Why this Alberta family has been doing cattle drives for 5 generations

It doesn't get much more Albertan than this. Find out what keeps the Thomson family doing this yearly tradition after decades.

'My sons have been with me since they were big enough to ride,' says longtime rancher John Thomson

Follow an iconic Alberta cattle drive

1 year ago
Duration 3:54
It doesn't get much more Albertan than this. Find out what keeps the Thomson family doing this yearly tradition after decades.

The sun is just rising as they set out for the day.

Departing from the XL Ranch tucked in just east of Black Diamond, southwest of Calgary, the Thomsons have done these cattle drives for decades and they want to get ahead of the hot weather to come.

The goal is to move their cattle to greener pastures that they lease from the Alberta government out near Kananaskis Country. The route winds south of Black Diamond, crossing the Sheep River near Turner Valley, before hitting Highway 546 out to the forestry road.

"It's better than working in an office for eight and 10 hours a day," says John Thomson, adding he will probably ride until he can't.

John Thomson of XL Ranch has been doing cattle drives for more than five decades. (Rachel Maclean/CBC)

"I've been doing it for probably 55, 60 years, and my sons have been with me since they were big enough to ride." 

His son, Chad Thomson, says there are couple reasons for the ride.

"We trail our cattle up just because we find it's better than lingering [trucking] them. It's easier on the cattle, less stress," he said.

Chad Thomson has been doing these rides since he was old enough to saddle up. (Rachel Maclean/CBC)

"It's good for their feet to come on the road. And yeah, it's just tradition for us. Just five generations of doing it."

The deer and elk like it too, as the cows munch on grass — sparking new growth. It also allows the Thomsons to hay their fields for when the cattle return in the fall.

It sure is an interesting sight, even for traffic caught up in the interesting jam.

Take a look through the meandering ride below, or watch the video above for more.

It might not be a typical traffic jam for city slickers, but locals have usually encountered cattle drives in the past. (Rachel Maclean/CBC)
In the light of the early morning, real Alberta cowboys set out to drive the cattle west to graze. (Rachel Maclean/CBC)
The cattle drive literally crossed the Cowboy Trail just south of Black Diamond, Alta. (Rachel Malcean/CBC)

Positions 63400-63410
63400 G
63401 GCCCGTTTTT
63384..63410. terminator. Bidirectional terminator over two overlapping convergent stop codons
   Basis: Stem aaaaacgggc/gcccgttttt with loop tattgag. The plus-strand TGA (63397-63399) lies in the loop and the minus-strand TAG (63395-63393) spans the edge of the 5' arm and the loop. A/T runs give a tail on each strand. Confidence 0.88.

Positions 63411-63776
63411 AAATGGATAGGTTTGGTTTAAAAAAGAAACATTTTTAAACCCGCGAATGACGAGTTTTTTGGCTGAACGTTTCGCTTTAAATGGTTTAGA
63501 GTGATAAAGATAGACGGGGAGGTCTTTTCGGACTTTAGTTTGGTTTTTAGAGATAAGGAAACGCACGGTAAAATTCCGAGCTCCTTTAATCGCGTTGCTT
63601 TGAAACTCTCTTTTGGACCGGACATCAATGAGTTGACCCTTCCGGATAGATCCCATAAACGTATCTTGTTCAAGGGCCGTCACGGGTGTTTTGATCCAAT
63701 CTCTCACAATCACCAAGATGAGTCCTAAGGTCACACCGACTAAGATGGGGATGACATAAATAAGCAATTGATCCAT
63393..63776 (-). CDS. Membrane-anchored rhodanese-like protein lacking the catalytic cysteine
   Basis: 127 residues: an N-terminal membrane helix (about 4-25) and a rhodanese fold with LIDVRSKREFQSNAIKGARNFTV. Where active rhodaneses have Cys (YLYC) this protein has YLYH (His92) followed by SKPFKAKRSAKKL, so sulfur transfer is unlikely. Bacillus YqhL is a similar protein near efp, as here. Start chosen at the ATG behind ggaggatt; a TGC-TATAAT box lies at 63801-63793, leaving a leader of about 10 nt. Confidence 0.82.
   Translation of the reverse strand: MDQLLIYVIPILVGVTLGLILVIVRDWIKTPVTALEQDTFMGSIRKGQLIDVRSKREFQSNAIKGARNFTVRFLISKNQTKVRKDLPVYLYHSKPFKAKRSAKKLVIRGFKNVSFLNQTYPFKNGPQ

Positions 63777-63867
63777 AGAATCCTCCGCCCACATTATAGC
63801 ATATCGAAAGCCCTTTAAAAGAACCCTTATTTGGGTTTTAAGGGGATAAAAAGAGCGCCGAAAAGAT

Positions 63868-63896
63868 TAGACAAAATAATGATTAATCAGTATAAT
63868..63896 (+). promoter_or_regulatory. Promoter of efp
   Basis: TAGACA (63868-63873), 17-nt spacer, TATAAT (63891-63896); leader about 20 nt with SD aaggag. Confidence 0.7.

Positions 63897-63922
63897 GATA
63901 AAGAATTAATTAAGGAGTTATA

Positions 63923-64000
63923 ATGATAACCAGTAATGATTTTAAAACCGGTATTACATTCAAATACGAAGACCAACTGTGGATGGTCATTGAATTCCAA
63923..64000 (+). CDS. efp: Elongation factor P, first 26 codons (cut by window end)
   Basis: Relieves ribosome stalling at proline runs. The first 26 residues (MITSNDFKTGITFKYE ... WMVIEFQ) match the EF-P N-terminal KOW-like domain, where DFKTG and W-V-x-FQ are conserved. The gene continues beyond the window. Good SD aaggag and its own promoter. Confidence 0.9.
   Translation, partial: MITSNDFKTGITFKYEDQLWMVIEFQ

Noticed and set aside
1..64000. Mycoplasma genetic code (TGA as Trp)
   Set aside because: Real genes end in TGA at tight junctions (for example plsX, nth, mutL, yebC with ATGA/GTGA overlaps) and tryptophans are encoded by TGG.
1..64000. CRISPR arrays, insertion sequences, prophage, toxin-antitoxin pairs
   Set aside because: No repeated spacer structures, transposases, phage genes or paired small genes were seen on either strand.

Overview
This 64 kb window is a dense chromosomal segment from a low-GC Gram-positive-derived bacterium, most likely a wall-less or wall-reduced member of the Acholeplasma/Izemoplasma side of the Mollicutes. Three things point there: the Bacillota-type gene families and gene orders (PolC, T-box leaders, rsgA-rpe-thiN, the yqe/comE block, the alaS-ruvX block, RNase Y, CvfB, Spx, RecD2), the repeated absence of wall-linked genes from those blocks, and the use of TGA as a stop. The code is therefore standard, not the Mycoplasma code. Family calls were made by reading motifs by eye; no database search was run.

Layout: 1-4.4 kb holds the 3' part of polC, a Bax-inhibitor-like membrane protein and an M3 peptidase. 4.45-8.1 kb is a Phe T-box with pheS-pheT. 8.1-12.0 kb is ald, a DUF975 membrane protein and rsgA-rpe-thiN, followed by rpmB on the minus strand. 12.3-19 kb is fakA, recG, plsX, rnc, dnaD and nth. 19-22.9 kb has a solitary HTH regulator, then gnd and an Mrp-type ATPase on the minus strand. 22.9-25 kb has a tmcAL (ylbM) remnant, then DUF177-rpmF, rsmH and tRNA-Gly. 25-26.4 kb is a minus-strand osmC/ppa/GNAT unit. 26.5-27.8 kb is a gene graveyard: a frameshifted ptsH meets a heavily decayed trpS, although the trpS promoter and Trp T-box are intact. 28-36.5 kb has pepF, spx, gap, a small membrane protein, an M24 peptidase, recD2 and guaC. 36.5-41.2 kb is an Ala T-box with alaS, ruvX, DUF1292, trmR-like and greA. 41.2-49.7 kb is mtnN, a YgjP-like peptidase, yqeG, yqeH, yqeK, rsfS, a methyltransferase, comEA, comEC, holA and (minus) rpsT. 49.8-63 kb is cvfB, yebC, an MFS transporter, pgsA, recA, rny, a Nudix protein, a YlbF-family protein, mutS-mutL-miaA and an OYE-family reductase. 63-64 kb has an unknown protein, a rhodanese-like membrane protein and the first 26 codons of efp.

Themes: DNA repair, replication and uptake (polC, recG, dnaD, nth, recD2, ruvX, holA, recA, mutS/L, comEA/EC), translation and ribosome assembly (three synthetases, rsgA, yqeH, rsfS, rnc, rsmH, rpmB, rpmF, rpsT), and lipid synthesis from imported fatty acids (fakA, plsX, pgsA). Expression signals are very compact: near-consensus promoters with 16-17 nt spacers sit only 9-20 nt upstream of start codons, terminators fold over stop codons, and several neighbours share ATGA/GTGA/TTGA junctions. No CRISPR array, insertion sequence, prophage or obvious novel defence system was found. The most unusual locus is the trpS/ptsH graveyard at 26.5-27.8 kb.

The Cowboy Trail is a scenic route that runs along Highway 22 near Canada’s Rocky Mountains and Foothills in Alberta from Mayerthorpe south to Cardston. (Rachel Maclean/CBC)
John Thomson points out directions to the other riders. XL Ranch employs two full-time riders to check on the cattle during the summer as well. (Rachel Maclean/CBC)
Many of these cows have been travelling the road for years, and know the way. But the mothers tend to stay close to their calves. (Rachel Maclean/CBC)
The cattle cross the Sheep River near Turner Valley on their way out west, taking advantage of access to water for a quick drink. (Submitted by Julie Thomson)
The flat prairies turn into rolling Foothills just east of Turner Valley as the cattle head towards the Rockies. (Rachel Maclean/CBC)
Plenty of wildlife to see on the scenic cattle drive route. (Rachel Maclean/CBC)
The ranchers say one of the biggest problems lately hasn't been predators, but vehicles hitting calves or cattle — which can costs thousands. (Rachel Maclean/CBC)
John Thomson steers some wayward calves back towards the pack. (Rachel Maclean/CBC)
The Thomson's trusty pup Flea could often be found out front leading the drive. (Rachel Maclean/CBC)
The cow's branding helps the ranchers who lease land from the Alberta government sort out their cattle when it's time to come home in the fall. The cows graze with cattle from about 16 other permit owners. (Rachel Maclean/CBC)
The Rockies tower in the distance as the cattle drive slowly makes its way to the forestry road on the edge of Kananaskis Country. (Rachel Maclean/CBC)
This lone bull was taking his time sauntering in the summer heat. (Rachel Maclean/CBC)
The cattle drive allows John Thomson to hay his fields over summer for feed in winter. (Rachel Maclean/CBC)


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